Director: Ida Lupino
The Trouble With Angels marked Lupino's return to feature-Film direction after a hiatus of 13 years. Beneath its somewhat dubious subject-a comedy about nuns-Angels, like many of Lupino's films, is a study of a young girl's sexual awakening, but this time in a purely feminine context. Few films at the time had so unproblematically and unsensationaliy depicted love between women as a natural stage in a women's life. Hayley Mills watches on, hidden behind a pillar in the chapel, sexual and religious curiosity mingled in a kind of all-absorbing awe, as Rosalind Russell collapses on the coflin of her dead friend, the slow-arcing descent of the camera somehow beyond and within the watcher's vision, at once transcendent and painfully earth-bound. Indeed much of Angels unfolds along a complex vertical seer/seen axis quite unique in Lupino's films (although extensively explored in much of her TV work), here related to the very ambiguous epiphanies of Hayley Mills' calling'.
It is not the least of the accomplishments of Lupino's last film that the all-but-moated isolation of the convent in which all of Angels takes place simultaneously reflects the innermost cloistered recesses of Hayley Mills' self-absorption, the womb-space of woman's sequestration, and the anachronistic gargoyle-gated glories of an everything-in-its-place Hollywood set.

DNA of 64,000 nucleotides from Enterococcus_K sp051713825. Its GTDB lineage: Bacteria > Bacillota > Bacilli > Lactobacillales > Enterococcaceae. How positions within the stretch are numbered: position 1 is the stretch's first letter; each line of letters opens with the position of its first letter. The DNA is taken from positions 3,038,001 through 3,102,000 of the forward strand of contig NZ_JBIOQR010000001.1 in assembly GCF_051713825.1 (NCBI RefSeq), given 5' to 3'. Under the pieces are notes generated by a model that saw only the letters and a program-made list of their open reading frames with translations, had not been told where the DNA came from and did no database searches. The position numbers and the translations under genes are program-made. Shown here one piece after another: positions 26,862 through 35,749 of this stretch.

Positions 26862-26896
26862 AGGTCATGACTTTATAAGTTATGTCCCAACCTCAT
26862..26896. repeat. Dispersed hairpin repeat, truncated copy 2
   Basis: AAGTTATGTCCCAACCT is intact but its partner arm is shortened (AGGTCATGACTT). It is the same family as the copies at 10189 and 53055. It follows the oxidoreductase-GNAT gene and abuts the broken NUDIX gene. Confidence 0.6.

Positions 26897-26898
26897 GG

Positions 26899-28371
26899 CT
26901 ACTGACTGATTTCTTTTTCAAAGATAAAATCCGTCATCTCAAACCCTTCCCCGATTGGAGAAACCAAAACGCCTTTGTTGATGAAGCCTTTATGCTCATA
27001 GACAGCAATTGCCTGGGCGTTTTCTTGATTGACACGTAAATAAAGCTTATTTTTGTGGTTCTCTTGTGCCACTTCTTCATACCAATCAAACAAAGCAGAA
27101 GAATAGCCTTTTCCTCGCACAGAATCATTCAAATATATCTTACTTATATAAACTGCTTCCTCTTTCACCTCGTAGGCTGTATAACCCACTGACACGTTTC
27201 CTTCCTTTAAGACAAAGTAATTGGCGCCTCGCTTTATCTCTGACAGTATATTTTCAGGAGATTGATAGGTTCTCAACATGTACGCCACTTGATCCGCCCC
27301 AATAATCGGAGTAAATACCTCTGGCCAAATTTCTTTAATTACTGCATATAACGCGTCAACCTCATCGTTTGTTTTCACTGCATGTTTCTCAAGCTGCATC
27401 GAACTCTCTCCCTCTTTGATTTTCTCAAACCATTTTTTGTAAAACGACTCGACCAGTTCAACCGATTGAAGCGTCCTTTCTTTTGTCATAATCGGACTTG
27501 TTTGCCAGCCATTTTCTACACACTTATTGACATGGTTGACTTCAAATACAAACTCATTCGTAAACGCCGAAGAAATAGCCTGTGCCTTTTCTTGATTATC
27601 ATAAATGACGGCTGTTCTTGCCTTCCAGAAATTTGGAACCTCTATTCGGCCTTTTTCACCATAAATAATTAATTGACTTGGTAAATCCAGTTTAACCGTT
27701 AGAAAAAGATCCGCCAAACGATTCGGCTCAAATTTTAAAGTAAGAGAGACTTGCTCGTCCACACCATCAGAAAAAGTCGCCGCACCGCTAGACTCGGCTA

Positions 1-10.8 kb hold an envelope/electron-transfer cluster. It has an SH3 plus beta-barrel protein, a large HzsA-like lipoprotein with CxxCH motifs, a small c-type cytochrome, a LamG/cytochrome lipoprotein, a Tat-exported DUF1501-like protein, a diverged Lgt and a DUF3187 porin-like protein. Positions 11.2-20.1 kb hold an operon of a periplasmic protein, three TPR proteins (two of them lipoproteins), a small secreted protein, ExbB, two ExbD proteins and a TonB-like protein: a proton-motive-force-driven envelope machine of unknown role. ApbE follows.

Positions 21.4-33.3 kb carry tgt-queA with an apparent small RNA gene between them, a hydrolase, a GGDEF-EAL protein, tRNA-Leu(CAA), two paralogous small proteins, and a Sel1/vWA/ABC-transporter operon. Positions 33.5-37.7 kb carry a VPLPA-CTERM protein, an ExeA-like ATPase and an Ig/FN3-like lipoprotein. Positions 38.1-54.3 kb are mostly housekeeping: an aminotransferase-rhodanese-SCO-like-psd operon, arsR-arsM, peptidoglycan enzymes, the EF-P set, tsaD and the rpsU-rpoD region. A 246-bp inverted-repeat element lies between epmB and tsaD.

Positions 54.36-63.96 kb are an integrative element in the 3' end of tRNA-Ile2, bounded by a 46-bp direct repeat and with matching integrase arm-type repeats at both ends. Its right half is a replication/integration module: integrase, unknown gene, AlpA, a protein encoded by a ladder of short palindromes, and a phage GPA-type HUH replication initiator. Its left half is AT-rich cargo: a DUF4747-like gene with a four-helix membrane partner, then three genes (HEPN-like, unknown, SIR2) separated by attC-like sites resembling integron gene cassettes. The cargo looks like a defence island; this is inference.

The garish odds-and-evens the girls bring back, magpie like, from their summer vacations in the outside world cannot compete with the cool blue and rich brown homegenity of the convent, eons away from the black-and-white city streets of Lupino's' Filmmakers work. And the brightly chatting schoolgirls who will go on to their rounds of bridge parties or live, perpetual virgins, in the confines of a cloister. seem but distant relations to the destitute sleepwalkers who wandered those streets, (RS)
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